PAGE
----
The Pandemic Makes It Harder to Cope With Eating Disorders

Isolation and secrecy make too comfortable a home for our eating disorders.

Posted Feb 21, 2021

I feel compelled to write a post every year as National Eating Disorder Awareness Week rolls around, especially this year as the pandemic and its inherent isolation have adversely affected so many of us with both diagnosed eating disorders as well as disordered eating.

However, while there is so much to say, and I’m not known for my succinct writing, this post will be relatively brief as I only have the use of my (dominant!) right hand for the foreseeable future.

Observation: Typing with one hand is slow, cumbersome, and tiring.

Last Sunday, early in the morning, as I was walking my dog Shelby, I slipped on the Northeast’s infamous black ice and hit the pavement. The part of my body that hit first and took the brunt of my fall was my left arm.

© Andrea Rosenhaft
Source: © Andrea Rosenhaft

Verdict: I broke both of the bones in my forearm—the radius and the ulna—and one of those went through the skin. One bone was shattered in a lot of little pieces. Because of the complexity of the fractures, I required surgery, which was performed late Sunday morning, less than four hours after I arrived at the hospital. Additionally, due to one of the bones breaking the skin, I needed IV antibiotics to prevent infection. I stayed in the hospital overnight so I could complete the course of three doses. The surgeon told me that the bone that went through the skin narrowly missed the major nerve in the forearm.

I’m home now, out of work for two weeks, and still in pain. I’m not working not so much because of the typing issue—there are ways around that—but because of the pain. Every time I take pain medication, as prescribed, I promptly fall asleep. And no, I’m no toughing it out without the medication. I’m still in pain when I do take it.

 Jutta Albers/Pexels
Source: Jutta Albers/Pexels

Now, the pandemic has fueled the embers of eating disorders that were simmering in many of us. Who knows? Given a certain amount of time and the right circumstances, the embers might have died down, quietly.

But the lockdown initiated by the pandemic, with all its secrecy and isolation, acted as a breeding ground for eating disorders. Steps away from our kitchens day in and day out, not to mention our smartphones and our computers, we’d be superhuman if the thoughts of restricting or bingeing or purging didn’t creep into our minds.

With the pandemic having surged ahead for this past year, dragging everything behind it in a state of chaos, those of us who have an eating disorder history want nothing more than to re-establish a semblance of order. What better way to do that than to return to the vestiges of something that worked for us once—controlling everything that we put into our mouths? Even what appears to be a lack of control to the outside world is a statement.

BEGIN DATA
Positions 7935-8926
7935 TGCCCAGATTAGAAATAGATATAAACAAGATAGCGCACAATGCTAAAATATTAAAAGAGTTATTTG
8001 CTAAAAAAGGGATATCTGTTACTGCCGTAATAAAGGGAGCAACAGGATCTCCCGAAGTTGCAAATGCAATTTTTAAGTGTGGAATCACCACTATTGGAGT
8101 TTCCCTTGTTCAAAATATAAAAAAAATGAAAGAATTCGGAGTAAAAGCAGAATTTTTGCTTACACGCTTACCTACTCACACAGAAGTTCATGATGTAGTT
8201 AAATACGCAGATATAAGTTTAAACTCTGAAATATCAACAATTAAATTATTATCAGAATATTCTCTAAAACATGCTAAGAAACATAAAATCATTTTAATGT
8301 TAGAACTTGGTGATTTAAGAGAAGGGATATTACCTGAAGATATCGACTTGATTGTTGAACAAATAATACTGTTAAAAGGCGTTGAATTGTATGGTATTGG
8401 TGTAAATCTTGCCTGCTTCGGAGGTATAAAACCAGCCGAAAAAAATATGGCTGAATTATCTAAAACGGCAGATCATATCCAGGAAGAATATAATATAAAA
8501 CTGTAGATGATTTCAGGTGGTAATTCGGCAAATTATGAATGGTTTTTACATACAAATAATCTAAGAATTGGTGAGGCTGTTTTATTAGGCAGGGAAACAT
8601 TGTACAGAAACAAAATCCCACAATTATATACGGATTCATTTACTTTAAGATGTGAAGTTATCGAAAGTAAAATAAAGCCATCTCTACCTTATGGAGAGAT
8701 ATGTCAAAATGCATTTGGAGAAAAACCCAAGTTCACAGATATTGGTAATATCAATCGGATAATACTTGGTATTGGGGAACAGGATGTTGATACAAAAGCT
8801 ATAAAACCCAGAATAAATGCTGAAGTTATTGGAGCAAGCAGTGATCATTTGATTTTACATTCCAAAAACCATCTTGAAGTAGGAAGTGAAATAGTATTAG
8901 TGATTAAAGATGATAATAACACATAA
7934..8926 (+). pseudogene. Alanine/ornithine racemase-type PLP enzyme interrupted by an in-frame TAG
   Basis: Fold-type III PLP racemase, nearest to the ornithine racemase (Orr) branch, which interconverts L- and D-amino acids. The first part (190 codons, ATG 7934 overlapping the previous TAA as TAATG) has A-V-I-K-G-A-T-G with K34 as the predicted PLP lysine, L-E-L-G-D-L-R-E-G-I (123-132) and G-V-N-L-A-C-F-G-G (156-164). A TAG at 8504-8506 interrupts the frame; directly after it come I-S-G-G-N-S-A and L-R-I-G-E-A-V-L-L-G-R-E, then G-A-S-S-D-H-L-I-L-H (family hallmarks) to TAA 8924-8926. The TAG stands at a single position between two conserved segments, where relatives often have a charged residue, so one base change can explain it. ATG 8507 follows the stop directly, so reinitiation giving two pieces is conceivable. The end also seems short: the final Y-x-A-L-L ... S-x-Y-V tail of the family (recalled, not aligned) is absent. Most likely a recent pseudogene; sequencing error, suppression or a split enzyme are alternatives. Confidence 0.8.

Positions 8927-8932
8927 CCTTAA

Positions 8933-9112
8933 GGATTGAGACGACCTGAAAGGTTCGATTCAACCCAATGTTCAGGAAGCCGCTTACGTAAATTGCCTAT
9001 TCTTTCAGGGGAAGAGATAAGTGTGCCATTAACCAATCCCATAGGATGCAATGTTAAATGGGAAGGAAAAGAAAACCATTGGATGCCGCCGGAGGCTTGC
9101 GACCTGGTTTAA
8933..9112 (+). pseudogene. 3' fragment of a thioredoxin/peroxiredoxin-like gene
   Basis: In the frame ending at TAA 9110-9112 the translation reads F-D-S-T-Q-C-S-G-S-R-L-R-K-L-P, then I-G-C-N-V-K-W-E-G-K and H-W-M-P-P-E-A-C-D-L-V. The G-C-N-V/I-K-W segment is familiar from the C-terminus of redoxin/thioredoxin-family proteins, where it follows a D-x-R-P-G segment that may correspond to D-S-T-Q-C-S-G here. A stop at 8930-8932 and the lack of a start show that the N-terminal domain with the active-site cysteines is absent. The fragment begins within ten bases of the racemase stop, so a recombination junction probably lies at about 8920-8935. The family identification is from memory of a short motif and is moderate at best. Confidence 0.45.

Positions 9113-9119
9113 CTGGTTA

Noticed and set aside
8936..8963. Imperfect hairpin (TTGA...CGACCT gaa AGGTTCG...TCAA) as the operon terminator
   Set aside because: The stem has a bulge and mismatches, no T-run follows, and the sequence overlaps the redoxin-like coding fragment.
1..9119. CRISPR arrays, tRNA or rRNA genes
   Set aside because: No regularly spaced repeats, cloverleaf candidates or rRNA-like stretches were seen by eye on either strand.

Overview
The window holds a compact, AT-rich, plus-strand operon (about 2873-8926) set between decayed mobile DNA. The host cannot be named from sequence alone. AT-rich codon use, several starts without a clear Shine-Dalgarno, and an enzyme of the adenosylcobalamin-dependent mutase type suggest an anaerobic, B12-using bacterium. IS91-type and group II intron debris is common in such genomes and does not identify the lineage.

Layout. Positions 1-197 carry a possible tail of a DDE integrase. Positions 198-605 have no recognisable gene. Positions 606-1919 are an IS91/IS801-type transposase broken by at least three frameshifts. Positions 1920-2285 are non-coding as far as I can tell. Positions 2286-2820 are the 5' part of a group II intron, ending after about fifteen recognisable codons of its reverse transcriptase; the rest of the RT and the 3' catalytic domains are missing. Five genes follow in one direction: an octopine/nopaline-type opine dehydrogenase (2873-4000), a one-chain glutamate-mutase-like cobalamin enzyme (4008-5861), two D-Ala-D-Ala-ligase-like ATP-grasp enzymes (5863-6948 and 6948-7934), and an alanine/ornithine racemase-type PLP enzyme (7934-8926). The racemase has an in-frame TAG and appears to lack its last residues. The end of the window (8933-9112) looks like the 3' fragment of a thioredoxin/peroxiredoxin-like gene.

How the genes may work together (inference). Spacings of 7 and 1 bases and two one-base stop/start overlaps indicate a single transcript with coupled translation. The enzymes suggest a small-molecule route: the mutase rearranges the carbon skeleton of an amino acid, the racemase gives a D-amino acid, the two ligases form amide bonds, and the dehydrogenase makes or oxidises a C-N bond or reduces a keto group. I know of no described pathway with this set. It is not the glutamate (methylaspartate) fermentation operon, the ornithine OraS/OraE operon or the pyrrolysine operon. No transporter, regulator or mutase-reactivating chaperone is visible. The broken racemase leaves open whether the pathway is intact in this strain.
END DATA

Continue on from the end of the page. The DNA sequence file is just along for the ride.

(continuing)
There has been a plethora of articles about how the pandemic has affected people with eating disorders. In June 2020, The New York Times published “Disordered Eating in a Disordered Time.” The article speaks to how the “social isolation and unstructured days add to the anxiety of those struggling to achieve a healthy relationship with food.”

On Jan. 23, I posted "There Is No Tidy Ending to My Eating Disorder," in which I wrote about the difficulties I’ve been encountering with my anorexia during this year of COVID-19. I watch videos of faceless young anorexic women, fantasizing about how I would feel if I got down to a weight that low again. It’s tempting to be blinded by weights, numbers, calories consumed, but one skill that my former therapist and psychiatrist Dr. Lev and I worked on was looking at how I’m destroying everything I’ve worked so hard for up until that point. And that’s called insight.

 Pixabay/Pexels
Source: Pixabay/Pexels

It doesn’t mean that the thoughts have stopped; it means so far I’ve resisted acting on them. And then a wrench was thrown in. I was seen for a follow-up by my neurologist this past week. He raised my migraine medication, which at higher dosages also decreases appetite. He asked me how my eating was and it took me a minute to realize what he was asking about. He was inquiring about my history of anorexia. I reassured him that I was fine, that I hadn’t restricted in years. He turned back towards his computer, satisfied.

My anticipation raging, I practically licked my lips. I saw my (skinny) self partying in my mind.

“Go Andrea. Go Andrea.”

Need to talk to someone? Call the NEDA helpline at 1-800-531-2237. You can always leave a message and if someone is not currently available, they will return your call or message promptly. 

Thanks for reading.

Andrea

© Andrea Rosenhaft
Source: © Andrea Rosenhaft